Indexed on: 08 Oct '19Published on: 07 May '19Published in: IEEE transactions on image processing : a publication of the IEEE Signal Processing Society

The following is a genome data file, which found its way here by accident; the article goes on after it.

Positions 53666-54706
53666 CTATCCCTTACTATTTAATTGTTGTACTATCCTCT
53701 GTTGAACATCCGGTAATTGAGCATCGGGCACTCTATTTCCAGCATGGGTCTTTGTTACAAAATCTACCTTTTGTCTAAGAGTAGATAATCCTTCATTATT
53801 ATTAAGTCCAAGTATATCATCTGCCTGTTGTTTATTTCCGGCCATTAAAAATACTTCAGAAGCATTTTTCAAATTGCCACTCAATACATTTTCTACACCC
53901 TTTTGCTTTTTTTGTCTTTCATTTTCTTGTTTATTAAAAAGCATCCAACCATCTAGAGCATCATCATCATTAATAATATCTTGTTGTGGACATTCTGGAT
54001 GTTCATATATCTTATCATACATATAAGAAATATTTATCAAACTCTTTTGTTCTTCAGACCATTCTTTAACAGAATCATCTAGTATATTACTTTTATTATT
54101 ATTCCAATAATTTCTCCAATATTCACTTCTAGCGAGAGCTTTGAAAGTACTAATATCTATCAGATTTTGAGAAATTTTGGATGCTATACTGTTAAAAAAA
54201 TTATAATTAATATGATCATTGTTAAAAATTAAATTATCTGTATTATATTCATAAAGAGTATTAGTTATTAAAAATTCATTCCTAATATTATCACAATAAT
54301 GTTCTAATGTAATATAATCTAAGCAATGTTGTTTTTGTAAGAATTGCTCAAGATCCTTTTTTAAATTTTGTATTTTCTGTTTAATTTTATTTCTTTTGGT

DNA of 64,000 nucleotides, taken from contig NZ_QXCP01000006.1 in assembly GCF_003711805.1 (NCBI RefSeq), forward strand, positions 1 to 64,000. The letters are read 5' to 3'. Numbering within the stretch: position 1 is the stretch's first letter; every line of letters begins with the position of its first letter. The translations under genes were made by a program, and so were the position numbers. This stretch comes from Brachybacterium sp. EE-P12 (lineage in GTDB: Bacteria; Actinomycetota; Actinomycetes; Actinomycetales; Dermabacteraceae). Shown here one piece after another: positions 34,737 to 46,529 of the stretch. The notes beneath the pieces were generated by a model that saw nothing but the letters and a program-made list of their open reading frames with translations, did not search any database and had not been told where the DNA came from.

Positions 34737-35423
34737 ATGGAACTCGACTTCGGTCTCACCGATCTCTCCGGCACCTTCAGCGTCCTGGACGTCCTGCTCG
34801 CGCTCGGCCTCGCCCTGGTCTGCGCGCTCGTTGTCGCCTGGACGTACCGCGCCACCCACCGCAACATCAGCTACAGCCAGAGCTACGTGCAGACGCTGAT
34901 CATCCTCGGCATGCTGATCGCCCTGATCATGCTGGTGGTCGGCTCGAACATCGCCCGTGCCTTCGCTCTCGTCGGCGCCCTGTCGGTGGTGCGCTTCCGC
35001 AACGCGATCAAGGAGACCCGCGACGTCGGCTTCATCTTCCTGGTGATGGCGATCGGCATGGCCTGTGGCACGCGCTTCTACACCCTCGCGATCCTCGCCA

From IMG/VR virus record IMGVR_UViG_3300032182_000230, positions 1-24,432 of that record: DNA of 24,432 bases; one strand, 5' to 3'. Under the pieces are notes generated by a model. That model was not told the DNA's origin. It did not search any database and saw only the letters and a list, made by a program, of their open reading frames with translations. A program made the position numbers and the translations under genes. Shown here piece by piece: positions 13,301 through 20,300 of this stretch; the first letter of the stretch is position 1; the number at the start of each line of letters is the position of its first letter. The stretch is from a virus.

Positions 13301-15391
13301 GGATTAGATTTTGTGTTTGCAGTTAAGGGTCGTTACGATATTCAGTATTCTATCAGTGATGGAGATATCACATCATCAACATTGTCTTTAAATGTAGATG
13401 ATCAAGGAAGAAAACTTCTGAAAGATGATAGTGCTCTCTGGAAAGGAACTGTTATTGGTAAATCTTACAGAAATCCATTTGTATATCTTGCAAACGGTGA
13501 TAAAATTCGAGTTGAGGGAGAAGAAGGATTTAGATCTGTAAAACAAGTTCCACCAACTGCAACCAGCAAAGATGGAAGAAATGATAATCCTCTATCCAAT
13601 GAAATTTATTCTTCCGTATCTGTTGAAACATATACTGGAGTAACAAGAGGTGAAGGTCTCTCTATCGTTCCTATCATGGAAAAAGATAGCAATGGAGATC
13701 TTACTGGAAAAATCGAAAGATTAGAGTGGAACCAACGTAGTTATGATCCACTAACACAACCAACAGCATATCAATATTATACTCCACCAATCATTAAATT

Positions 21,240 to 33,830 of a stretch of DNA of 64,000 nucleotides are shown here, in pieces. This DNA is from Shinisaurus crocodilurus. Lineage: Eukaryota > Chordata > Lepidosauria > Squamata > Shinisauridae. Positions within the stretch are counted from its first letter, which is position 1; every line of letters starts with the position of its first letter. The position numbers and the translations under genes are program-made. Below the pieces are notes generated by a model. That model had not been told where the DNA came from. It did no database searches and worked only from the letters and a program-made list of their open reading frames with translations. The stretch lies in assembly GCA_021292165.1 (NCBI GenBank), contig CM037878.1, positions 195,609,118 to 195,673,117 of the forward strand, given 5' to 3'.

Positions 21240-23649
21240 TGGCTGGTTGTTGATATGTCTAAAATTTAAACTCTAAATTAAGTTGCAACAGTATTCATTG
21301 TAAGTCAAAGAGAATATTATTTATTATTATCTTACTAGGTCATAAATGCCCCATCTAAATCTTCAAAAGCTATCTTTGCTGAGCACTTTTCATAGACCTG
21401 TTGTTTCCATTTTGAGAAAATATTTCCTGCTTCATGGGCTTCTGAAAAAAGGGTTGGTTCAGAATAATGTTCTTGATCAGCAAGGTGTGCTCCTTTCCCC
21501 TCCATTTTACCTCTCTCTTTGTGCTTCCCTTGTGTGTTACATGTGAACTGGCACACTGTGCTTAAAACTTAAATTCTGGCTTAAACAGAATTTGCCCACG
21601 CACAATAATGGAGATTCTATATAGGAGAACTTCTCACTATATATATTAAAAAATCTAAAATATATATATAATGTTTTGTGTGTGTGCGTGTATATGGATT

Deep learning models have gained great success in many real-world applications. However, most existing networks are typically designed in heuristic manners, thus these approaches lack of rigorous mathematical derivations and clear interpretations. Several recent studies try to build deep models by unrolling a particular optimization model that involves task information. Unfortunately, due to the dynamic nature of network parameters, their resultant deep propagations do not possess the nice convergence property as the original optimization scheme does. In this work, we develop a generic paradigm to unroll nonconvex optimization for deep model design. Different from most existing frameworks, which just replace the iterations by network architectures, we prove in theory that the propagation generated by our proximally unrolled deep model can globally converge to the critical-point of the original optimization model. Moreover, even if the task information is only partially available (e.g., no prior regularization), we can still train a convergent deep propagations. We also extend these theoretical investigations on the more general multi-block models and thus a lot of real-world applications can be successfully handled by the proposed framework. Finally, we conduct experiments on various low-level vision tasks (i.e., non-blind deconvolution, dehazing, and low-light image enhancement) and demonstrate the superiority of our proposed framework, compared with existing state-of-the-art approaches.